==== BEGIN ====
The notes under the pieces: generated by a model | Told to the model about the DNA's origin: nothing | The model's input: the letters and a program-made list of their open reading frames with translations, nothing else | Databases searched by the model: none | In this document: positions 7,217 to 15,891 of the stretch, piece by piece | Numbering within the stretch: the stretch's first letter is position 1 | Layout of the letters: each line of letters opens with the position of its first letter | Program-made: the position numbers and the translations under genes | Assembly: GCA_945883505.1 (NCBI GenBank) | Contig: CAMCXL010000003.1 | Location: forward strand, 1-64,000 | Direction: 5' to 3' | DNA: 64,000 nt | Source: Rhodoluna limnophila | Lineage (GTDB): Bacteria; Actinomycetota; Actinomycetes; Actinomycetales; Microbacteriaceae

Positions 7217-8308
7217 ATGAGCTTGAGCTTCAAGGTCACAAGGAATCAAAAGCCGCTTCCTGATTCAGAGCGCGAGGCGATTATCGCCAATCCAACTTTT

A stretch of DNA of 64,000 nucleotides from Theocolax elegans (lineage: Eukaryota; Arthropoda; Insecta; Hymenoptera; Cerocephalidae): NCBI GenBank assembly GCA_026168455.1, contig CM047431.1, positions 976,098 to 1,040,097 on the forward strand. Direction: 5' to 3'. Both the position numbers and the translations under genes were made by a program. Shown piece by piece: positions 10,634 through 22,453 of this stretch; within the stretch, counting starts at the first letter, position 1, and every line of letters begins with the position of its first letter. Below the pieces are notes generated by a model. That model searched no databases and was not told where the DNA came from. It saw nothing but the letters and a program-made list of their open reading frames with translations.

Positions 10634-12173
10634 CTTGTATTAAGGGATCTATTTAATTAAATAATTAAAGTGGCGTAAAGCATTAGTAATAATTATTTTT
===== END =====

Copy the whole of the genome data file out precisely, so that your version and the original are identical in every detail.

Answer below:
The notes under the pieces: generated by a model | Told to the model about the DNA's origin: nothing | The model's input: the letters and a program-made list of their open reading frames with translations, nothing else | Databases searched by the model: none | In this document: positions 7,217 to 15,891 of the stretch, piece by piece | Numbering within the stretch: the stretch's first letter is position 1 | Layout of the letters: each line of letters opens with the position of its first letter | Program-made: the position numbers and the translations under genes | Assembly: GCA_945883505.1 (NCBI GenBank) | Contig: CAMCXL010000003.1 | Location: forward strand, 1-64,000 | Direction: 5' to 3' | DNA: 64,000 nt | Source: Rhodoluna limnophila | Lineage (GTDB): Bacteria; Actinomycetota; Actinomycetes; Actinomycetales; Microbacteriaceae

Positions 7217-8308
7217 ATGAGCTTGAGCTTCAAGGTCACAAGGAATCAAAAGCCGCTTCCTGATTCAGAGCGCGAGGCGATTATCGCCAATCCAACTTTT

A stretch of DNA of 64,000 nucleotides from Theocolax elegans (lineage: Eukaryota; Arthropoda; Insecta; Hymenoptera; Cerocephalidae): NCBI GenBank assembly GCA_026168455.1, contig CM047431.1, positions 976,098 to 1,040,097 on the forward strand. Direction: 5' to 3'. Both the position numbers and the translations under genes were made by a program. Shown piece by piece: positions 10,634 through 22,453 of this stretch; within the stretch, counting starts at the first letter, position 1, and every line of letters begins with the position of its first letter. Below the pieces are notes generated by a model. That model searched no databases and was not told where the DNA came from. It saw nothing but the letters and a program-made list of their open reading frames with translations.

Positions 10634-12173
10634 CTTGTATTAAGGGATCTATTTAATTAAATAATTAAAGTGGCGTAAAGCATTAGTAATAATTATTTTT